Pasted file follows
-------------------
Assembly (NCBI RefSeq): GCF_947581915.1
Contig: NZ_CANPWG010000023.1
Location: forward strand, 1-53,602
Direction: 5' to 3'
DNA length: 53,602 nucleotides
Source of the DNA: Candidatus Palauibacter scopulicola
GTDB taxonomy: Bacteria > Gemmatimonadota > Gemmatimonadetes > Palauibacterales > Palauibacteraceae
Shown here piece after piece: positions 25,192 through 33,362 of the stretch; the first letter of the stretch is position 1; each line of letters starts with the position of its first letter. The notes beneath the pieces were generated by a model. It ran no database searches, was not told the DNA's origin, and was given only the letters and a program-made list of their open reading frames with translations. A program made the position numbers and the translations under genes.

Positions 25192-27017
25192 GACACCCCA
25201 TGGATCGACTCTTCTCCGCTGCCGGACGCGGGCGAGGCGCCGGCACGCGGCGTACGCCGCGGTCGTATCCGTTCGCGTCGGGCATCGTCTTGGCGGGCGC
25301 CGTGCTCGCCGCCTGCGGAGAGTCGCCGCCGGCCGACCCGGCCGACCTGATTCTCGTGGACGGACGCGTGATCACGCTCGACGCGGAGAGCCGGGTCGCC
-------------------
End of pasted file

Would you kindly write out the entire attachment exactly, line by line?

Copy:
Assembly (NCBI RefSeq): GCF_947581915.1
Contig: NZ_CANPWG010000023.1
Location: forward strand, 1-53,602
Direction: 5' to 3'
DNA length: 53,602 nucleotides
Source of the DNA: Candidatus Palauibacter scopulicola
GTDB taxonomy: Bacteria > Gemmatimonadota > Gemmatimonadetes > Palauibacterales > Palauibacteraceae
Shown here piece after piece: positions 25,192 through 33,362 of the stretch; the first letter of the stretch is position 1; each line of letters starts with the position of its first letter. The notes beneath the pieces were generated by a model. It ran no database searches, was not told the DNA's origin, and was given only the letters and a program-made list of their open reading frames with translations. A program made the position numbers and the translations under genes.

Positions 25192-27017
25192 GACACCCCA
25201 TGGATCGACTCTTCTCCGCTGCCGGACGCGGGCGAGGCGCCGGCACGCGGCGTACGCCGCGGTCGTATCCGTTCGCGTCGGGCATCGTCTTGGCGGGCGC
25301 CGTGCTCGCCGCCTGCGGAGAGTCGCCGCCGGCCGACCCGGCCGACCTGATTCTCGTGGACGGACGCGTGATCACGCTCGACGCGGAGAGCCGGGTCGCC